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Trolls, Flamewars, and Harriet Klausner: Deep Inside The Strange World Of Amazon

Amazon pages aren’t the kind of thing you spend much time thinking about until you or someone you know publishes a book and then suddenly they become obsessively fascinating, in that ‘can’t look away from the car crash’ way. There are so many bells and whistles on Amazon pages now, it turns out. Not only can customers post reviews, you can comment on someone else’s review — this has been possible since Fall 2006, apparently, but it still seems crazy and newfangled to me. There are also customer community forums that have nothing to do with anything! You could spend hours lost in the wilds of Amazon, marveling at the people who have time to wade through multi-paragraph customer reviews in order to offer up pearls like “whenever publishers put out books about working class people they’re always drunks and sleeping with their siblings.” (This re: ‘Unaccustomed Earth.’) Commenters also like to impugn the realness of Amazon’s #1 reviewer, speed-reading retired librarian Harriet Klausner. Amazon: who knew it was quickly becoming one of the craziest places on the whole Internet?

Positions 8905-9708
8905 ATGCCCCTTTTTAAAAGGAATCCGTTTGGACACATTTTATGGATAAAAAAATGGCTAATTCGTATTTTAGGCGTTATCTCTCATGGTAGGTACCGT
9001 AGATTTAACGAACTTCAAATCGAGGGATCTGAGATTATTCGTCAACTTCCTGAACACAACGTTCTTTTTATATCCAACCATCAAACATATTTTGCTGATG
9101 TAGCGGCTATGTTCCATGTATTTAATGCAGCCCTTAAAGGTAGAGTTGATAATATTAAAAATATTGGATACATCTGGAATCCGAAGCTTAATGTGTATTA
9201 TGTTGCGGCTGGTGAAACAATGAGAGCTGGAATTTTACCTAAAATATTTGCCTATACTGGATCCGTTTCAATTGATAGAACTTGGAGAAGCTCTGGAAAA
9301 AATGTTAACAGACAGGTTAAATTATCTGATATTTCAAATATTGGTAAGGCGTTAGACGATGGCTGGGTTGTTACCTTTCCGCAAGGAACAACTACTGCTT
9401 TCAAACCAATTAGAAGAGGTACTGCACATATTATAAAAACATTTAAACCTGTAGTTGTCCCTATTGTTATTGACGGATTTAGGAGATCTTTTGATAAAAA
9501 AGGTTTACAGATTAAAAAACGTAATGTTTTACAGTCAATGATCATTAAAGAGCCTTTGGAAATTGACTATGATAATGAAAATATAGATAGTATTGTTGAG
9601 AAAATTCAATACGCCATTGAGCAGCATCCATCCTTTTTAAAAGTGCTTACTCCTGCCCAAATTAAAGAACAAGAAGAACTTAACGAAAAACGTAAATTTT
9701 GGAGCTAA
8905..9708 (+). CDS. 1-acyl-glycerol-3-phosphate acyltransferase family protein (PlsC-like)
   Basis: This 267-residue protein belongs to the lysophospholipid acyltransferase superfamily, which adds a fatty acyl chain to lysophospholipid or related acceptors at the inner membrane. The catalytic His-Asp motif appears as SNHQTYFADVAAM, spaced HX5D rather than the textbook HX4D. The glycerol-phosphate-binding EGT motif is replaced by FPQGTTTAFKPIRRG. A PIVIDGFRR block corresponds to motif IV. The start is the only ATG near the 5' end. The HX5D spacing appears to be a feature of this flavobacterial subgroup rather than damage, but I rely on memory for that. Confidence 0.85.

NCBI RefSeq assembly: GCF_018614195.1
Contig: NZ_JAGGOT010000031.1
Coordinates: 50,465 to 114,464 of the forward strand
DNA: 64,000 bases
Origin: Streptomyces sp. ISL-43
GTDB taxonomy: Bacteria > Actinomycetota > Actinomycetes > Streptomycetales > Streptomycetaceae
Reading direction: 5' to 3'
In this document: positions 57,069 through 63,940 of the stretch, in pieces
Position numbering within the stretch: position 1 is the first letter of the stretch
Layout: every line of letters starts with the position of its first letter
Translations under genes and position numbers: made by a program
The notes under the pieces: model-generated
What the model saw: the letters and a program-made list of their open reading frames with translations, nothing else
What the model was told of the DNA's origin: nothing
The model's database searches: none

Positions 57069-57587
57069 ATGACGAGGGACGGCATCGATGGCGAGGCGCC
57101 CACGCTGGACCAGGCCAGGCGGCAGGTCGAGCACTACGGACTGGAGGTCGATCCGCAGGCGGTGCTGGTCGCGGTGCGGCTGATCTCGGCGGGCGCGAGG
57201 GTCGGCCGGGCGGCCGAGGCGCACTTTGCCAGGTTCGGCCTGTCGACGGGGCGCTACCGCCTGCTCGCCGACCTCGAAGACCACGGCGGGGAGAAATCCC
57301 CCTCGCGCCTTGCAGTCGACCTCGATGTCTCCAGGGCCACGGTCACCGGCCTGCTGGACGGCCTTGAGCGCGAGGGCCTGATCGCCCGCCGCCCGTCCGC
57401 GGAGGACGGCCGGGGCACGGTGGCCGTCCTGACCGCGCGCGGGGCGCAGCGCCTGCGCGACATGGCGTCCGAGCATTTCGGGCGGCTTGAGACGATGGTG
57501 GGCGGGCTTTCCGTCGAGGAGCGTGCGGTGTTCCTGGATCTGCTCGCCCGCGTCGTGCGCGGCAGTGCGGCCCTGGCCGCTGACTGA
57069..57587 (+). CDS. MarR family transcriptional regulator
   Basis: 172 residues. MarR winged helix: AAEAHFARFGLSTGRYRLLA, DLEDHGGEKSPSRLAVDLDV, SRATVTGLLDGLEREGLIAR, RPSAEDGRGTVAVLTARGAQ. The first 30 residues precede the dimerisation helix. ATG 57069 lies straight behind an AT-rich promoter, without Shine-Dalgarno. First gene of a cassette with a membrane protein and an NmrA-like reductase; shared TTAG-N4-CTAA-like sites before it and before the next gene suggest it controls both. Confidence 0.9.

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The Art of the Book Review

The Art of the Book ReviewStarting August 4, learn how to get paid to write reviews that will influence the publishing landscape! Taught by a Publishers Weekly book critic, you'll learn how to recommend a book to its audience, write reviews of varying lengths, tailor a review to a specific publication and more! You'll leave this course with two original reviews and a list of paying markets for book reviews. Register now!